Wednesday, January 29, 2014

Balalaikas in Notting Hill

The Historical Monument of the American Republic by Erastus Salisbury Field (1888)

America is the Republic of my imagination but England is my home.  And a pot of lamspang souchoung and slice of Dundee cake was much needed after a twelve month stretch in Atlanta, "the city too busy to hate".

   

But the Red Army has invaded London. Stinking rich, spasmodically vulgar Cossacks, with saber-rattling manners and trashy wives in thick make up and tottering heels. Russians are ubiquitous. In the queue at Lidgates on Holland Park Avenue, downing champagne and fruits de mer in the gastropubs of Portobello Road, scouring racks for designer bargains at TK Maxx on Ken High StreetThere are so many you can almost hear balalaikas on Notting Hill Gate. We won the Cold War but it is the Russians (and others) who are breaching the peace.

But dodgy Russians have always lurked in the leafy gardens and seedy cul-de-sacs of Notting Hill. This is because of the Russian Embassy and its residences on the stretch of Bayswater Road that turns into Notting Hill Gate by the Czech and Slovak embassies.  Worried about the 6,400 employees of GCHQ listening to your phone conversations and analysing your metadata? I have had 30 plus years of it living in Linden Gardens. Because of the embassies across the road the phones are ALWAYS tapped.  And, like many other residents, I am quite used to phantom calls in the middle of the night, crossed lines and strange clicks and whizzes during conversations.

Russian spy Anthony Blunt with HM Queen Elizabeth II

And we have a history of shady residents and unwelcome passers through. The hard drinking BBC man and double agent Guy Burgess briefly lived on Clanricarde Gardens (conveniently opposite the Russian Embassy) before he was posted to Washington. Another member of the Cambridge Five spy ring was Bayswater resident Anthony Blunt. He was once recognized by punters at the local cinema on Notting Hill Gate and booed out of the auditorium. And international terrorist Carlos the Jackal had a bolthole (paid for by the Russians) above a launderette on Moscow Road until the early 1990s.

But the Eastern European invasion is an issue that binds the fears and prejudices of all classes in the Royal Borough of Kensington and Chelsea. The working class argue about Romanians and Bulgarians claiming benefits and council homes (who the Hell wants to live in a council home?) And the English bourgeoisie (who would want to live next door to them?) carp on about ostentatious Russians buying up homes and lording it like Loadsamoney.


What do we know about these dodgy incomers, eh?  It is best, after all, to know your enemy.  And the Russians (slash whatever) have ALWAYS been the enemy.  They hate our propaganda about winning the Cold War. And they are back, in Notting Hill and elsewhere, to serve us a dish most cold. Let's face it: we are a soft touch to Ivan and Co. We will always be “decadent westerners” with “supernatural beliefs” (IE faith based) to these warped products of the Soviet educational system.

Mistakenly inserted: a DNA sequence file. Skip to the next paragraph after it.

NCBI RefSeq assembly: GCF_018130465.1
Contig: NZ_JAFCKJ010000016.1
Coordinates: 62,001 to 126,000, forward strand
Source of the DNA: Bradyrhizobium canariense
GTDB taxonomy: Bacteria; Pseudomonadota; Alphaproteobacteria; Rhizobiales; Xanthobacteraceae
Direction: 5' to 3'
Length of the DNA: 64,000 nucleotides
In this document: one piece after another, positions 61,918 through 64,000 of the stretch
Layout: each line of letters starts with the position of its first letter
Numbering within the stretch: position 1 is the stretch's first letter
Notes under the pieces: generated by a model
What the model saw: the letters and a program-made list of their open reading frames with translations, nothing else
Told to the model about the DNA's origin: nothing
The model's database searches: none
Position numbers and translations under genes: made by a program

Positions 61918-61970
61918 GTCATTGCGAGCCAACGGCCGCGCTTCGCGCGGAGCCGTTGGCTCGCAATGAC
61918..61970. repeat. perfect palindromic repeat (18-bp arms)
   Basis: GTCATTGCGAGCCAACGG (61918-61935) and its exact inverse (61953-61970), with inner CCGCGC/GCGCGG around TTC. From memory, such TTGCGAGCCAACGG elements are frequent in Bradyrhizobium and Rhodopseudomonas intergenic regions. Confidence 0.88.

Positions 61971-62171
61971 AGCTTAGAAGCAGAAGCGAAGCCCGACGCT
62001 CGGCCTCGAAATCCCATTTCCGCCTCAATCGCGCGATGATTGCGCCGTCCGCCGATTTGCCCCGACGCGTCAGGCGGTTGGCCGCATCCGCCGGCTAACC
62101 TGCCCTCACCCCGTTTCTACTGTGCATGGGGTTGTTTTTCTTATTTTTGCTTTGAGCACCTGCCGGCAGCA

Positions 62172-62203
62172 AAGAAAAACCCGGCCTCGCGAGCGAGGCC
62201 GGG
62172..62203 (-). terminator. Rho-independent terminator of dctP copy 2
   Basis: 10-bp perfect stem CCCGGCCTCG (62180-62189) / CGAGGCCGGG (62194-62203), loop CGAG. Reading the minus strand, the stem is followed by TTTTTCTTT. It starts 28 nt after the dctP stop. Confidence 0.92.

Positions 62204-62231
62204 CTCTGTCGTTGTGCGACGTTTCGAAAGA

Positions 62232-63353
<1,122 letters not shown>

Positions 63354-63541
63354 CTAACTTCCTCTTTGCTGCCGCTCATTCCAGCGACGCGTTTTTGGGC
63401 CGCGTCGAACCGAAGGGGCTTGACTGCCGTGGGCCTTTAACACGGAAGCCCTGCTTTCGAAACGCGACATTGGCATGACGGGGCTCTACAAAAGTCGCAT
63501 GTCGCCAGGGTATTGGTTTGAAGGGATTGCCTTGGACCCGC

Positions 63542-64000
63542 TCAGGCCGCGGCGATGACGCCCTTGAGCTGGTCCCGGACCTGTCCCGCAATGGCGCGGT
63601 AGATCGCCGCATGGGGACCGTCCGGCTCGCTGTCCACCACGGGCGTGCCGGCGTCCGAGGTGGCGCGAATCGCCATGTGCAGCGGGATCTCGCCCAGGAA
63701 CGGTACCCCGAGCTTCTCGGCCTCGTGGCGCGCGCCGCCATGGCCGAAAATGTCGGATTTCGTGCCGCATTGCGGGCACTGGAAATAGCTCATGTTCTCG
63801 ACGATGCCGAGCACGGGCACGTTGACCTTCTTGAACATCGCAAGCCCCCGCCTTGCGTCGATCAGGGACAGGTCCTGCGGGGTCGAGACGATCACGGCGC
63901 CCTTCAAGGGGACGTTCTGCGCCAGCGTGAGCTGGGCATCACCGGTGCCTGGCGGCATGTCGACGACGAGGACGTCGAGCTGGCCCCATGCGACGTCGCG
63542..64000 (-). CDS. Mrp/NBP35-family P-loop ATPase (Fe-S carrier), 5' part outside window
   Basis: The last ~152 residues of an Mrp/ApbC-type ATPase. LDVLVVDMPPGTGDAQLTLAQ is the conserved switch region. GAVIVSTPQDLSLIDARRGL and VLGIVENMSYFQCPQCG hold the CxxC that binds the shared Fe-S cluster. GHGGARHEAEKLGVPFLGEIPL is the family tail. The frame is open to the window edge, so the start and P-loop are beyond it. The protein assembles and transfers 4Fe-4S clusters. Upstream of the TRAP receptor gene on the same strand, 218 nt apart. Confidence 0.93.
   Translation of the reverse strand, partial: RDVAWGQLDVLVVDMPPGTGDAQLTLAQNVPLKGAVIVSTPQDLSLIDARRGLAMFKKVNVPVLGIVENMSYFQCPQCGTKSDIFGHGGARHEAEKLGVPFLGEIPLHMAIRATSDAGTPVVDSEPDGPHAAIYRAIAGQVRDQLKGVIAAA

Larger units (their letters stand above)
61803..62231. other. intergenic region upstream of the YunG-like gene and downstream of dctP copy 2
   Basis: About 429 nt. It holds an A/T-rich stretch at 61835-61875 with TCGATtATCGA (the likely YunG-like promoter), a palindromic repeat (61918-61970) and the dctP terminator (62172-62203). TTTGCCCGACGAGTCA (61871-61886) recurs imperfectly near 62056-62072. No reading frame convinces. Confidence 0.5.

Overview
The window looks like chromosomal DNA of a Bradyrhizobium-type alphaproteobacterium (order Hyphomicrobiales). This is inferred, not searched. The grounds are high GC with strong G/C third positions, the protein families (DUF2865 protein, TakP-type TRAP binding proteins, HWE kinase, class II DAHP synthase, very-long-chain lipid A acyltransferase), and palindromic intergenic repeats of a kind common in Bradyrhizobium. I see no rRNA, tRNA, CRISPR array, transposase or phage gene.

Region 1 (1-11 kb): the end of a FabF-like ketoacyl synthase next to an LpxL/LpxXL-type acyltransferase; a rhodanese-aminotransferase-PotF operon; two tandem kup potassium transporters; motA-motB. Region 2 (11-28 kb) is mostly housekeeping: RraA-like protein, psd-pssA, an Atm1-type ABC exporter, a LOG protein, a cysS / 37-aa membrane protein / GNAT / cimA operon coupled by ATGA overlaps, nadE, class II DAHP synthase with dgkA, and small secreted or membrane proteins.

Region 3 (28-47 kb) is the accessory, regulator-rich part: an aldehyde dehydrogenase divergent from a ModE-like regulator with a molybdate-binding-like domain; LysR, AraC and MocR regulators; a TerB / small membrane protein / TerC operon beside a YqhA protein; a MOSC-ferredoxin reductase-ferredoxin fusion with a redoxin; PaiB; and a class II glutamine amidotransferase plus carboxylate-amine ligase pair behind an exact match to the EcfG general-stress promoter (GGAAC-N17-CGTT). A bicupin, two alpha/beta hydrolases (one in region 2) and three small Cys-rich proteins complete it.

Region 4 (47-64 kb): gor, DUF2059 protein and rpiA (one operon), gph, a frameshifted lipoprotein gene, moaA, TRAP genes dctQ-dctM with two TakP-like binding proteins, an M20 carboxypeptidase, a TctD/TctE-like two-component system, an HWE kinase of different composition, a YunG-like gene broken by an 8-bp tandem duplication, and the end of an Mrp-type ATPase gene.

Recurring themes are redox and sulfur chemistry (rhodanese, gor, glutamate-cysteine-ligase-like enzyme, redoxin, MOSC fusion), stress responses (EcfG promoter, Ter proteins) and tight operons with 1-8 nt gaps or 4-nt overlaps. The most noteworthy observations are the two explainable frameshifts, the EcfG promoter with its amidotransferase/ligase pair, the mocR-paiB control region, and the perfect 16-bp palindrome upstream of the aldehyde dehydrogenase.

CCTV of German Gorbuntsov's hitman in London 2012

The one thing that all of these nouveau riche commie finks and oligoons share in common is a fear and loathing of Vladimir Putin. And the Siloviki, Russia's ruthless 'men of power' now running the Kremlin. They hate the regime and can't wait for Putin to die.  Too chicken to go back home to Mother Russia they feel "safe" in London. Safe, that is, until someone contracts a hired gun or slips polonium-210 into their sushi. 

Entrance to Maddox Club on Mill Street in London

Many Londoners don’t feel safe. Russians can be vulgar, violent, unpredictable. One friend, Dodgy Roger, the resident DJ of Maddox Club, was threatened with a grim fate by a Russian oligarch’s moll if he did not play “Russian music” during his set. Her request was in deadly earnest and she dispatched two heavies to put the frighteners on him. The ageing DJ managed to dissuade them with a hasty impersonation of Bob Hoskins from The Long Good Friday.  But they can be extravagantly generous, too. On one occasion a visiting Russian to Maddox’s “green room” gave our man a £10,000 tip. Would an English billionaire do that?  Not bloody likely.  They are too stingy. 



This new super rich class feels at home in London. For London now has more multimillionaires than any other city in the world. There are an estimated 4000 individuals in the city with a personal fortune of £20m. And they like to flash this absurd wealth.  They have no qualms about spending £123,000 on a bottle of Scotch or £98,000 for a bottle of Chateau d'Yquem. At a time when the poor in British society are heading for Dickensian times, they do silly things like buy yachts and helicopters. Forget the 1980s: the rift between London's wealthy and the rest of the population hasn't been this bad since the 1940s.    


Putting on my counter-espionage flat cap from Lock and Co., shouldn't we be concerned about Russians treating London like a billionaires playground? Shortly before I was posted overseas in 2003,  MI6 advised the UK Department of Trade and Industry to block Roman Abramovich's £140 million takeover of Chelsea Football Club. They were overruled by Lord Peter Mandelson. Ee by gum, are we that daft for trade and investmentWe must be coz we are doing exactly the same thing with China in 2014. Ah-so: time for honorable payback for Opium Wars by venerable Chinese hatchet men!


Is this the death of England as we know it? Are we doomed to a life of obsequiousness and servitude to our new foreign masters? None of this Hastings by stealth for me. Or barmy UKIP rhetoric. On the whole, I'd rather be in Atlanta. The city too busy to care